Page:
A 7-year-old white boy was referred to us with a history of 3 attacks of hypogastric pain over the previous 2 years and persistently elevated serum amylase concentrations. At physical examination, he was well with no evidence of clinical abnormalities. His weight and height were normal. Laboratory diagnostic investigations were all normal except for the presence of Ascaris lumbricoides in the feces and persistently elevated serum amylase levels. Serum amylase determinations in the family members were normal in his father and maternal grandmother but elevated in his mother, sister, maternal aunt, and uncle, all of whom asymptomatic. Macroamylasemia was excluded in the child and in the mother. The finding of persistently elevated amylasemia in the child and in the other family members spanning 3 generations, and the exclusion of diseases that lead to hyperamilasemia are consistent with the diagnosis of familial hyperamylasemia. Until now, only 1 similar case has been reported. Familial hyperamylasemia must be considered in the differential diagnosis of hyperamylasemias in childhood.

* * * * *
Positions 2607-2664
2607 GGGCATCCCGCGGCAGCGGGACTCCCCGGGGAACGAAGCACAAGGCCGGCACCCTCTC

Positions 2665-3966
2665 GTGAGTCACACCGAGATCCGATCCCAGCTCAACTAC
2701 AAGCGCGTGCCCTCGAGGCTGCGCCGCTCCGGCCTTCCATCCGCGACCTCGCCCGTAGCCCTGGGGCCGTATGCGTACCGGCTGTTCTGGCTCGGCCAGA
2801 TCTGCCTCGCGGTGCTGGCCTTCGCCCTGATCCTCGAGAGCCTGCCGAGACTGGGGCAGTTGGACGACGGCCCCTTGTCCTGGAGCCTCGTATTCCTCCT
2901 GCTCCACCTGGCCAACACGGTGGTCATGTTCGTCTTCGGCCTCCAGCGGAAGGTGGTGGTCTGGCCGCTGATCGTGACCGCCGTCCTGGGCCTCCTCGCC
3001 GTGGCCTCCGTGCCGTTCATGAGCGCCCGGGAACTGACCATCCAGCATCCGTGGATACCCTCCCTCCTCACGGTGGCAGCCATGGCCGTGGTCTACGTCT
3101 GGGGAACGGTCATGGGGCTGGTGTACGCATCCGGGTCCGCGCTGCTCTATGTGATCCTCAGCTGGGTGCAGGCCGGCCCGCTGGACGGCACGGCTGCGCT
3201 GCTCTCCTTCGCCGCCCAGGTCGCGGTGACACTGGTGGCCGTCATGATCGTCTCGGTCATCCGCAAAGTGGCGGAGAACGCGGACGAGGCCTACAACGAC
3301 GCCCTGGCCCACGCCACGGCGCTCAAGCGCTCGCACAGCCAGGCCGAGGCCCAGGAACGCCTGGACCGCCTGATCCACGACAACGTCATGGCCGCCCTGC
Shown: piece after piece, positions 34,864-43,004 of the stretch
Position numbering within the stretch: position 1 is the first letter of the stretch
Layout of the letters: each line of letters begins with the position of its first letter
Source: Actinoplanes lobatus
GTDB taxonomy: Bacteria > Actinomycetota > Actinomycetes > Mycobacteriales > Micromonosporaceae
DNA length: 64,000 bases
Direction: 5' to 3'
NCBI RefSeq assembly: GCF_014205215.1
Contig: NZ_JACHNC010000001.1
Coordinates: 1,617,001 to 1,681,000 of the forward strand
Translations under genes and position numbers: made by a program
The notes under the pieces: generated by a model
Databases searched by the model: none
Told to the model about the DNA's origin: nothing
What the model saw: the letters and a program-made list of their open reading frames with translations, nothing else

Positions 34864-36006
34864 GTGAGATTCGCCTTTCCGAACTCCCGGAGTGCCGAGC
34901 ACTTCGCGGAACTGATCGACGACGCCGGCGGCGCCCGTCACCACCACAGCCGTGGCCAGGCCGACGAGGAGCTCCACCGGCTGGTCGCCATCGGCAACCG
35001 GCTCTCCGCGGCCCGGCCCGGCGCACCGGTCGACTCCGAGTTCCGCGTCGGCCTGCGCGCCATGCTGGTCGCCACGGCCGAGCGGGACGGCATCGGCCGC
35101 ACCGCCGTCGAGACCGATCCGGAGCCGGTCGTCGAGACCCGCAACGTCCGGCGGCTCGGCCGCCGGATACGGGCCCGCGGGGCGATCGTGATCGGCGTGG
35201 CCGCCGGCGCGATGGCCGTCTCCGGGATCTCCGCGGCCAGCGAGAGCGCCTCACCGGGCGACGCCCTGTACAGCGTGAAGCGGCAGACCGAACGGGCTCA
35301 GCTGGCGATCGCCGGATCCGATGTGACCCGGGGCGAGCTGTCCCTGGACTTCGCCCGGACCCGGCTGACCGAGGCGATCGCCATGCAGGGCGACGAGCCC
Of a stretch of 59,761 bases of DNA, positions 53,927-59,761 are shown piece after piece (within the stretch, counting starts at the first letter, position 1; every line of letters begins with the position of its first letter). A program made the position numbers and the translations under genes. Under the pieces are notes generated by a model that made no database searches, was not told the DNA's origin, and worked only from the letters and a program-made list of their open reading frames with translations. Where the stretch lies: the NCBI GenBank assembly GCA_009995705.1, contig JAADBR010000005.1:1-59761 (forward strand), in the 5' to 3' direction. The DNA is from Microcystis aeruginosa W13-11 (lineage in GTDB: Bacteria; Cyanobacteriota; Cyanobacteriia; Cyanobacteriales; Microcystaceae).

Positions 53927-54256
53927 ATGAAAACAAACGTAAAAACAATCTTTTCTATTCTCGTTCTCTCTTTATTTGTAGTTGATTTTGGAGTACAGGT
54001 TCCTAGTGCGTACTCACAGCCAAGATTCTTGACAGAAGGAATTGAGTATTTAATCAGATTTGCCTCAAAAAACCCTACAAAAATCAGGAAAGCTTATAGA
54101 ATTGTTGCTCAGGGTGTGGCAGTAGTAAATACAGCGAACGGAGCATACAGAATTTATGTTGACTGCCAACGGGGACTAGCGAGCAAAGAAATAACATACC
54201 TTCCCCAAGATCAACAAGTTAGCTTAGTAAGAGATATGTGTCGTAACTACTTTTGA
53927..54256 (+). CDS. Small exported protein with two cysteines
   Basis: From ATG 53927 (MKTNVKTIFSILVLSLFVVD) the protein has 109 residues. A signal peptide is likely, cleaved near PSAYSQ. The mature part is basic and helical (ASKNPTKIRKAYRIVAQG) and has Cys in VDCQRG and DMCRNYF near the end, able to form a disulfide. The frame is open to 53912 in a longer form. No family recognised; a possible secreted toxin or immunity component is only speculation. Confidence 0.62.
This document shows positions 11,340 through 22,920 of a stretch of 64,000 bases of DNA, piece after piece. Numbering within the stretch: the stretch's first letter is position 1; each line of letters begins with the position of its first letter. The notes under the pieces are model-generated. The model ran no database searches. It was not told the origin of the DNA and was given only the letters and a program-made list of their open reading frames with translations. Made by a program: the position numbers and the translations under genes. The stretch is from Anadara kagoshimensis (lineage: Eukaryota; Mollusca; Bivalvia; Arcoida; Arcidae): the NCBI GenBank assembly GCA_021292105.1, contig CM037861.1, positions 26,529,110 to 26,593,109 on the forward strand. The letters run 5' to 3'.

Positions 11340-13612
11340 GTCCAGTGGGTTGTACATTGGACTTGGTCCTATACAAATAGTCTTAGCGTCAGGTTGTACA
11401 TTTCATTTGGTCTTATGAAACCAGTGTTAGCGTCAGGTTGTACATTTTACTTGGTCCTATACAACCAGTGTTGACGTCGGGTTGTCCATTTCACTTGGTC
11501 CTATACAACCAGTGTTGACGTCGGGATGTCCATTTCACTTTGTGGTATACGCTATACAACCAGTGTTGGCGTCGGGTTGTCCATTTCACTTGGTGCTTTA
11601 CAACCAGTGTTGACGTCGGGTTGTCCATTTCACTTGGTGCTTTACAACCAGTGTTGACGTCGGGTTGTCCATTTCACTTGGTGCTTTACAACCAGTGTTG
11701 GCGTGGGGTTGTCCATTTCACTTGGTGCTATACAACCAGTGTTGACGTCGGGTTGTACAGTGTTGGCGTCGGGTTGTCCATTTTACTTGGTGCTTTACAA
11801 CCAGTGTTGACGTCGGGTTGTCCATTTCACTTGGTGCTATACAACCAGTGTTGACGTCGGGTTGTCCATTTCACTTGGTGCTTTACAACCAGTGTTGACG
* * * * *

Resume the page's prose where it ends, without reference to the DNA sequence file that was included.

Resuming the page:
Hyperamylasemia; Amylase; Isoamylases; Macroamylase; Pancreatitis